We must dream for some important reason, well what is that reason? A. There are many theories as to why we dream, however some theories more prevalent than others. 1. Sigmund Freud is a famous psychologist with many different theories about the brain, some of those theories pertain to dreaming. Freud’s theory is a good example behind why we dream and how it is important to our lives. He studied his own dream and his patients dreams and was convinced that dreams “were a valid method for uncovering repressed thoughts and feelings, disguising the latent content” (Rosen, Marvin).

a. There are two things about dream content that was important to Freud. The dream events which he called “manifest content” and the true meaning of the symbol is “latent content. ” Freud believed that the latent content would camouflage itself using symbols, metaphors, condensation of images, words that combine two or more meanings, and displacement of one image by another. (Rosen, Marvin) b. When Freud would analyze his dreams he found that many symbols were the same in different patients. For example, Kings and Queens stood for the subjects parents.

However, he did not want people to think that these symbols always meant the same thing for everyone. Symbols always vary, depending on who is having the dream. (Rosen, Marvin). 2. Other psychologists believe that we dream to un-clutter the brain. They believe that during Rapid eye movement sleep it increases protein synthesis in the central nervous system for the development of memory and learning. ( Pollak, Charles P. , Michael J. Thorpy, and Jan Yager) Like I said before Theta waves are produced while in Rapid Eye movement sleep which is necessary for memories to be stored in the hippocampus.

Dreaming occurs at the same time that Theta waves are being produced. In essence, we can assume that dreaming helps to store memories and to learn because they are happening at the same time. B. What do we need to dream? 1. We observed that dreaming could either be to release subconscious thoughts or to un-clutter the brain to help us remember things. But what if someone is blind? The same theories can still be applied, although someone is blind they will dream but they do not have images in their dreams like someone who can see.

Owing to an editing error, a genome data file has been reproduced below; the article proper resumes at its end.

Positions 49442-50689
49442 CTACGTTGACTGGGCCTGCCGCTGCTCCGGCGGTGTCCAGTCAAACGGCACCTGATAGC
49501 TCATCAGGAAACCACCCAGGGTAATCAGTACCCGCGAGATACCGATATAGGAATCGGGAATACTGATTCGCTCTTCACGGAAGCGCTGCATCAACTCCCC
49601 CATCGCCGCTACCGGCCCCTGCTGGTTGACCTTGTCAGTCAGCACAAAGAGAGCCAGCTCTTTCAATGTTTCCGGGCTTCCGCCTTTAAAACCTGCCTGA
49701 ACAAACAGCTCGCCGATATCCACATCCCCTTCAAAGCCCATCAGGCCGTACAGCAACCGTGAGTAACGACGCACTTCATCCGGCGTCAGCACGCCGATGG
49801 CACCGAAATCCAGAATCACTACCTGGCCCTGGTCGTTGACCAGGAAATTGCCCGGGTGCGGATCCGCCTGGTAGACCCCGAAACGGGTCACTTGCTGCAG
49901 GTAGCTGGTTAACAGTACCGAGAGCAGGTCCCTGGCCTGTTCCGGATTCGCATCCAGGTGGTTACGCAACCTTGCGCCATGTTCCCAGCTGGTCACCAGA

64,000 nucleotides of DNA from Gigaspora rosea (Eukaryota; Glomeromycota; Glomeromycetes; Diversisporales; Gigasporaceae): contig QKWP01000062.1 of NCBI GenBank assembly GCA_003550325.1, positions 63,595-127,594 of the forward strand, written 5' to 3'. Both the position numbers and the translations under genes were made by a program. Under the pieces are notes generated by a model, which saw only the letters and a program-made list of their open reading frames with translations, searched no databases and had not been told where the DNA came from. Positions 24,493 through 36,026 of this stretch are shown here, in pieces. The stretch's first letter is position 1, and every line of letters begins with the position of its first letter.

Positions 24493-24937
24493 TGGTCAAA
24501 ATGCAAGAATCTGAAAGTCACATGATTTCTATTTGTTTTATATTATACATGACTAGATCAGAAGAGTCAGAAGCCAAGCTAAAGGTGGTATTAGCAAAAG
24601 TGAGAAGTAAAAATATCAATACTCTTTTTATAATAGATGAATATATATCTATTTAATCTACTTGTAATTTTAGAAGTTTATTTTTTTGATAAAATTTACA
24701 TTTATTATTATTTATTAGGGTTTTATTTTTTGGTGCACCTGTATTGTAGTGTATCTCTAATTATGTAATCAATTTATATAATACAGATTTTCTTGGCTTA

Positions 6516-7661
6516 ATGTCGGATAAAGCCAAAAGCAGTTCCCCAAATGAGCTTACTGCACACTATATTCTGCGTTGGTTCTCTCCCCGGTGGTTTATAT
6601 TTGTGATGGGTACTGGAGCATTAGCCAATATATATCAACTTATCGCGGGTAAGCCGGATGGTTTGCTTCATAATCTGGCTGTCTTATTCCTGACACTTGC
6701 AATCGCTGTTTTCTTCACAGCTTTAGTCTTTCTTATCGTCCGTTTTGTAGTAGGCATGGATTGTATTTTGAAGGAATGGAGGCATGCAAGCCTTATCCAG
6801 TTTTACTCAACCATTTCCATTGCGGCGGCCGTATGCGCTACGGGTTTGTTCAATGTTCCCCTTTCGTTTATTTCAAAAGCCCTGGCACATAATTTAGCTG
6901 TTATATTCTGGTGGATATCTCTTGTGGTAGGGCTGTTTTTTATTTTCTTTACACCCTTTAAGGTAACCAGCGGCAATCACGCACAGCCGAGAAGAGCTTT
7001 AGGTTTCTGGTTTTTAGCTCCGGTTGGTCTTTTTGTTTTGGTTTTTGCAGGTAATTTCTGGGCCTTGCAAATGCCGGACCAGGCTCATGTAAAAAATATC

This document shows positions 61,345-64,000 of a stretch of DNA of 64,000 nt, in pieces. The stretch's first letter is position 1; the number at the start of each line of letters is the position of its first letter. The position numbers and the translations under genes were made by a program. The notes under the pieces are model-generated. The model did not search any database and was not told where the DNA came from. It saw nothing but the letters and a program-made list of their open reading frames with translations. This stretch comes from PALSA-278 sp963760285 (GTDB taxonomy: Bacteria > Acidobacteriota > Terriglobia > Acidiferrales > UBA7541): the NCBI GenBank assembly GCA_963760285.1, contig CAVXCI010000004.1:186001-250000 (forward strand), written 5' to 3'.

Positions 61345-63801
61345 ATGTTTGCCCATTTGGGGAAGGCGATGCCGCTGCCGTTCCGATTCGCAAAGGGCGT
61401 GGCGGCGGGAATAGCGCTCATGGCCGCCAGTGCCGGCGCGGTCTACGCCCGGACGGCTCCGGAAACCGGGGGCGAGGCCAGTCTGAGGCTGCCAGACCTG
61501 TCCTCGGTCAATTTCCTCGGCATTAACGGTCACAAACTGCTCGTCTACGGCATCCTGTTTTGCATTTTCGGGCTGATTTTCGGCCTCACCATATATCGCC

Instead they have auditory dreams, which is still included in helping to remember things. People who are were blind from a young age are said to still have images in their dreams. Their dreams are helping them remember what they used to be able to see. a. Scientists also did studies on sleeping patients where they would speak to them to see if what they said showed up in their dreams. They would splash water on them, and the would flash bright lights over their eyes. Less than 50% of all their tests showed up in their test subjects dreams.

However, they realized that whatever the test subject sees, hears, and feels right before they are asleep they are more likely to dream about that. 2. Then there is emotion which is involved in our dreams. The emotion exhibited in our dreams depends on the gender, and personality of the subject. However, on average men are more likely to have more aggressive dreams that take part outside, while women have dream that are more passive and take part inside. (There is not a hard fact as to why dreams are significant, however they are highly educated guesses.

Freud believes that most of the things in our dreams are symbols that metaphorically represent something in our real lives, while other scientists believe dreaming is getting rid of information in order to store new memories. ) TRANSITION: If Freud is correct in that what we see in our dreams has meaning to our lives, then we would be able to face our subconscious problems just by analyzing our dreams. III. How could we face our subconscious problems from reliving a dream? A. Both of these examples are from Rosen’s article “Theories of dreams and Application in Psychotherapy.

” Studies done on patients and their dreams shows us how we can find meaning in our dreams and then fix the problem that it relates too in reality. 1. Freud did a study on a girl named Dora, she was 17 years old and she lived in Vienna. Dora’s family was wealthy. Her father, who owned a factory, had recently recovered from a serious illness. During this time, the family became friendly with another couple, Mr. and Mrs. K. Mrs. K had nursed Dora’s father during his illness, and he was very grateful to her. Mrs. K was very kind to Dora and sometimes gave her expensive gifts.

Sometimes Dora stayed at their home. Dora related a dream to Freud. She had experienced the same dream four times: “A house was on fire. My father was standing beside my bed and woke me up. I dressed myself quickly. Mother wanted to stop and save her jewel case, but father said: “I will not let myself and my two children be burnt for the sake of your jewel case. ” We hurried downstairs and as soon as I was outside, I woke up. ” When questioned about the dream, Dora reported, “Father was having a dispute with mother in the last few days, because she locks the dining room at night.